2.13 Now, as per admitted facts of this case and as also noted by this Tribunal in their earlier order, the returns where assessee claimed interest were treated as non est returns. Hence, assessee had relied upon Hon’ble Madras High Court in the Narayanan Chettiar Industries case cited above. In this case the Hon’ble High Court was of the opinion that in respect of remission of liability, no admission can be made unless an allowance or deduction is allowed to the assessee in the previous year. After noting these facts the Tribunal had noted that, from the records it was not clear whether any allowance or deduction was allowed to the assessee in the previous year. Hence, the issue was remitted to be examined by the Assessing Officer.
2.14 Now, in the matter pertaining to the sum of Rs.2,43,62,803/ – which was again confirmed by the Assessing Officer, the assessee did not file any appeal against the addition of an amount of Rs. 55,58,381/ – relating to waiver of interest which had been claimed as deduction during the period relevant to assessment year 1988-89 to 1993-94 wherein assessments had been completed and such interest cost has been allowed in those assessments. Balance amounting to Rs. 1,88,04,422/ – pertained to assessment year 1994-95 to 1998-99 for which the returns have been found to be defective by the Assessing Officer and had been treated non est. Opinion of the lower authorities under such circumstances is that, when the assessee had been asked to rectify the defective return, the deduction claimed will be deemed to have been allowed.
2.15 We can gainfully refer here the provisions of Section 139(9) as under:-
“Where the Assessing Officer considers that the return of income furnished by the assessee is defective, he may intimate the defect to the assessee and give him an opportunity to rectify the defect within a period of fifteen days from the date of such intimation or within such further period which, on an application made in this behalf, the Assessing Officer may, in his discretion, allow; and if the defect is not rectified within the said period of fifteen days or, as the case may be, the further period so allowed, then, notwithstanding anything contained in any other provision of this Act, the return shall be treated as an invalid return and the provisions of this Act shall apply as if the assessee had failed to furnish the return :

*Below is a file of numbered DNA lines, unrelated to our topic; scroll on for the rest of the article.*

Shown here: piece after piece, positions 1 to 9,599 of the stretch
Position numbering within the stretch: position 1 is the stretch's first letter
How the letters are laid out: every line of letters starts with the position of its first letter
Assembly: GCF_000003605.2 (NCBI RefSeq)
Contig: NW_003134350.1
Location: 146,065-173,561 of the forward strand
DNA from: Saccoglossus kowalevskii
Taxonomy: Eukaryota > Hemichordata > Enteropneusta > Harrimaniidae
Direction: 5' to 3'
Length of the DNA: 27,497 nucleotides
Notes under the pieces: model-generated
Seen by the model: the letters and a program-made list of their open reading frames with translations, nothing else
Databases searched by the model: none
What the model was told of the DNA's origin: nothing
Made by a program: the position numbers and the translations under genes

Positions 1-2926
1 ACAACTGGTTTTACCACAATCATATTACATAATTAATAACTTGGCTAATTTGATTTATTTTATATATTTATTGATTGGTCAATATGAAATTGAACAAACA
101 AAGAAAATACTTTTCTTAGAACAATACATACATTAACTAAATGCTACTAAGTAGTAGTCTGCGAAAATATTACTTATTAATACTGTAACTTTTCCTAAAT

Provided that where the assessee rectifies the defect after the expiry of the said period of fifteen days or the further period allowed, but before the assessment is made, the Assessing Officer may condone the delay and treat the return as a valid return.”
2.16 A reading of above clearly shows that, when the return has been treated as defective by the Assessing Officer and despite giving an opportunity the assessee has not rectified the defect, the return shall be treated as an invalid return and the provisions of this Act shall apply as if the assessee had failed to furnish the return. It is settled law that when the language of the Act is plain and unambiguous, no interpolation therein is called for. This proposition draws support from Hon’ble Apex Court decision in the case of Smt. Tarulata Shyam And Others 108 ITR 345 (SC). In the present case, the authorities below had treated such invalid returns as having the effect of meaning that assessee has been allowed the interest claim. In our opinion, this view is not sustainable.
2.17 Income Tax Act postulates only the following under the head assessment:-
i) Intimation u/s 143(1).
ii) Scrutiny assessment u/s 143(3).
iii) Best Judgment Assessment u/s 144.
iv) Re-opening for assessment of income escaping assessment u/s
v) Assessment or re-assessment or recomputation in pursuance of an order or appeal u/s 150.
2.18 Now, none of the prescribed mode of intimation / assessment contemplates any type of inference to be attached to an ‘invalid’ return. The term “invalid” has been defined in the Oxford English Dictionary as meaning “not legally recognized because contravening a regulation or law”. Section 139(9) itself says that in case of such an invalid return, the meaning of such an invalid return will be that assessee had failed to furnish the return. Now, when the assessee has been treated as having failed to file the return, the assessment is also not made u/s 144, the inference drawn by the authorities below that such an invalid return will signify that allowance claimed by the assessee has been allowed, is devoid of cogency. Under such circumstances, the ratio emanating from Hon’ble Madras High Court decision in the case of Narayanan Chettiar Industries case does clearly applies that, unless an allowance or deduction has been made in an earlier year in respect of loss, expenditure or trading liability, there can be no addition u/s 41(1).
2.19 Further, the ratio of Hon’ble Kerala High Court in the case of Vs. Ancherry Pavoo Kakku and Hon’ble Apex Court decision in Saraswati Industrial Syndicate Ltd. Vs. CTT cited above clearly accentuates that unless an allowance or deduction has been made as per Income Tax Act and records, the same will not come under the sweep of Section 41(1). A return treated as non est and `invalid’ can by no stretch of imagination be treated as allowance or deduction as per Income Tax Act and records.